Graphic novel travelogues are often either intense, journalistic affairs (think Joe Sacco), poignant memoirs or flippant almost accidental trips into adventure. Nicolas Wild’s Kabul Disco definitely falls into the latter. The story starts with Nicolas applying for and getting a job as a cartoonist and graphic designer for a small publishing outfit operating out of Afghanistan in 2005, as the American occupiers attempt to stabilise the region so they can withdraw. He falls into the situation because he’s being turned out of his rented flat and sees the opportunity for a bit of adventure.
When he eventually arrives, he spends most of his time either working or kicking his heels in his work’s accommodation, unable to leave due to an army-enforced curfew. There are snippets of Afghan life and observations, but this is more about the life and privileges of expats than the locals, with which Nicolas has little contact.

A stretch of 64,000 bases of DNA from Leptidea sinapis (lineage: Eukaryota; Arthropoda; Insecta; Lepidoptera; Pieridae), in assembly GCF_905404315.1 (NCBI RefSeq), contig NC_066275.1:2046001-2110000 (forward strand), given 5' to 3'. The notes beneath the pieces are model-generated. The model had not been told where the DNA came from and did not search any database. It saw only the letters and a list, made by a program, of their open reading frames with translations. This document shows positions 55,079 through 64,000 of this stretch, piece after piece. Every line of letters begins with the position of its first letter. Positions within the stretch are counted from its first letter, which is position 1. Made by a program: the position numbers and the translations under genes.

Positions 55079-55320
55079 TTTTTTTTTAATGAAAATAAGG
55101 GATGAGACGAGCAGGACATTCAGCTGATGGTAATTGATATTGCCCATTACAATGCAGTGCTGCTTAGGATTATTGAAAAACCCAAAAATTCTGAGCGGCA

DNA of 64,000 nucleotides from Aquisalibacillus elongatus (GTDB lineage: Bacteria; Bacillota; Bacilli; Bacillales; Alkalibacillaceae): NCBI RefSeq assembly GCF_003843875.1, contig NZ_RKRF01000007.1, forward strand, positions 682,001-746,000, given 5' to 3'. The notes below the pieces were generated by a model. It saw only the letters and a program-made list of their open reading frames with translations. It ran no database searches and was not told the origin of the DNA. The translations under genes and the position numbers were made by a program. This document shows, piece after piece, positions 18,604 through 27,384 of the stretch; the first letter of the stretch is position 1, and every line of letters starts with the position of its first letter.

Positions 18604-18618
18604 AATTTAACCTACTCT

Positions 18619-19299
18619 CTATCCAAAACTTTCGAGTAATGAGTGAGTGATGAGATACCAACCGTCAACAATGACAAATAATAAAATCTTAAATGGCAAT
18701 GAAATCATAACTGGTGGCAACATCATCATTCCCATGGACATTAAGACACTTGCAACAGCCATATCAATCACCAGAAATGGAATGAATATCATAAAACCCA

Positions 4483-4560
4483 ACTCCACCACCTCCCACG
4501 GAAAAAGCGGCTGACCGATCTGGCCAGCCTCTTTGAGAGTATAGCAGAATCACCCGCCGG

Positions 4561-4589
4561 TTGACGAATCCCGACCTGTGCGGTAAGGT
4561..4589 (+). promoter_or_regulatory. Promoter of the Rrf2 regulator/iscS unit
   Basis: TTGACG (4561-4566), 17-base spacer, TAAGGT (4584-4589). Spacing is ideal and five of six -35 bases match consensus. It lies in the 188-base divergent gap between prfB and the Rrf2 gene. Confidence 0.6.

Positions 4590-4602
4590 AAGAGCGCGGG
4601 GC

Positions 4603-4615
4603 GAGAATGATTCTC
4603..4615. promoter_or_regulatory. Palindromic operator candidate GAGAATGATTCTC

This is ultimately a little disappointing, as the story searches for a hook, dredging the depths of proximity to danger, including murder and kidnap, but never having it actually happen to Nicolas or his close friends.
The art is fine for the job, with a cartoonish feel and a punchline on each page. This makes every page a self-contained episode, which is very digestible but again does little for the gravitas, feeling more like a long Sunday newspaper strip than a journalistic endeavour.
It ultimately feels a tad shallow, though. The trials and tribulations of a war zone are reduced to the minutiae of a person who isn’t involved. He rallies against some of the pro-army work he does as an employee but is hardly making a stance. Perhaps there’s greater depth to come in the follow-up, as this is the first book of a planned series, but as it stands there isn’t enough going on here to draw me back for more.